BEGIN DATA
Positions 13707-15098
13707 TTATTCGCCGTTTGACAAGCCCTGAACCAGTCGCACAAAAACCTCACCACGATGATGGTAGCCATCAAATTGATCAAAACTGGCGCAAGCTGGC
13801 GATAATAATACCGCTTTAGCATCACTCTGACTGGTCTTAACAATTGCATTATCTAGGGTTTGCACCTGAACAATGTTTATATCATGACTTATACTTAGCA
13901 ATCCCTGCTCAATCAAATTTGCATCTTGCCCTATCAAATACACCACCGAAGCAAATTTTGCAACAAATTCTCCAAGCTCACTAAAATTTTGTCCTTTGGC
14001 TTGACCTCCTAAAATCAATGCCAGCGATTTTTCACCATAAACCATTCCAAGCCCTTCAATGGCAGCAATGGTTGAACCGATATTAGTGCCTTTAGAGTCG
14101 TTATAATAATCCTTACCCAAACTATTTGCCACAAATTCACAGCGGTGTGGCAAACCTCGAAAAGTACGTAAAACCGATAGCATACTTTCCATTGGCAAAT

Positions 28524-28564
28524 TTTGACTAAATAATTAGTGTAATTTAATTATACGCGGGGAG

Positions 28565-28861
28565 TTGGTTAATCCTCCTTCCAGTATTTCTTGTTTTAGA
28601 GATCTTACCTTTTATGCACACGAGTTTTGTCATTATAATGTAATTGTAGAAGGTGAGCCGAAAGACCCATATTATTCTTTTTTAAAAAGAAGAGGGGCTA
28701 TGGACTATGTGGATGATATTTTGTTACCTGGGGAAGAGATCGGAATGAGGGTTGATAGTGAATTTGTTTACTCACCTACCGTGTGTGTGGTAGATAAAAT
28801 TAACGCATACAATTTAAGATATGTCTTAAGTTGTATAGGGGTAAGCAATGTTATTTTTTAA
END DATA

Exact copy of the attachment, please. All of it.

Positions 13707-15098
13707 TTATTCGCCGTTTGACAAGCCCTGAACCAGTCGCACAAAAACCTCACCACGATGATGGTAGCCATCAAATTGATCAAAACTGGCGCAAGCTGGC
13801 GATAATAATACCGCTTTAGCATCACTCTGACTGGTCTTAACAATTGCATTATCTAGGGTTTGCACCTGAACAATGTTTATATCATGACTTATACTTAGCA
13901 ATCCCTGCTCAATCAAATTTGCATCTTGCCCTATCAAATACACCACCGAAGCAAATTTTGCAACAAATTCTCCAAGCTCACTAAAATTTTGTCCTTTGGC
14001 TTGACCTCCTAAAATCAATGCCAGCGATTTTTCACCATAAACCATTCCAAGCCCTTCAATGGCAGCAATGGTTGAACCGATATTAGTGCCTTTAGAGTCG
14101 TTATAATAATCCTTACCCAAACTATTTGCCACAAATTCACAGCGGTGTGGCAAACCTCGAAAAGTACGTAAAACCGATAGCATACTTTCCATTGGCAAAT

Positions 28524-28564
28524 TTTGACTAAATAATTAGTGTAATTTAATTATACGCGGGGAG

Positions 28565-28861
28565 TTGGTTAATCCTCCTTCCAGTATTTCTTGTTTTAGA
28601 GATCTTACCTTTTATGCACACGAGTTTTGTCATTATAATGTAATTGTAGAAGGTGAGCCGAAAGACCCATATTATTCTTTTTTAAAAAGAAGAGGGGCTA
28701 TGGACTATGTGGATGATATTTTGTTACCTGGGGAAGAGATCGGAATGAGGGTTGATAGTGAATTTGTTTACTCACCTACCGTGTGTGTGGTAGATAAAAT
28801 TAACGCATACAATTTAAGATATGTCTTAAGTTGTATAGGGGTAAGCAATGTTATTTTTTAA